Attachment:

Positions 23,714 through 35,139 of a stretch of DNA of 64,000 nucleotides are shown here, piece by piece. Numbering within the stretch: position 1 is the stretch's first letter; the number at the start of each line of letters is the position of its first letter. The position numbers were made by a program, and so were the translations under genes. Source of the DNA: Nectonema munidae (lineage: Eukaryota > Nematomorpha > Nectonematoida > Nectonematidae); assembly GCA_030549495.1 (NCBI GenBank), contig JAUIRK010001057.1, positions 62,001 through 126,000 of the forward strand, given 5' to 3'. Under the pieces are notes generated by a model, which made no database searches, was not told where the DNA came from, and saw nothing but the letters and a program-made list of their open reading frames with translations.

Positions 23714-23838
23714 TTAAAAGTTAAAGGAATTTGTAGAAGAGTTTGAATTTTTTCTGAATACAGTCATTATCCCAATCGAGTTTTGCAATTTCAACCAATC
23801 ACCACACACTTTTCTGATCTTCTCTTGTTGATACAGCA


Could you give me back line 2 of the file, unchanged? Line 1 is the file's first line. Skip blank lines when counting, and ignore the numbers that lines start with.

Positions 23714-23838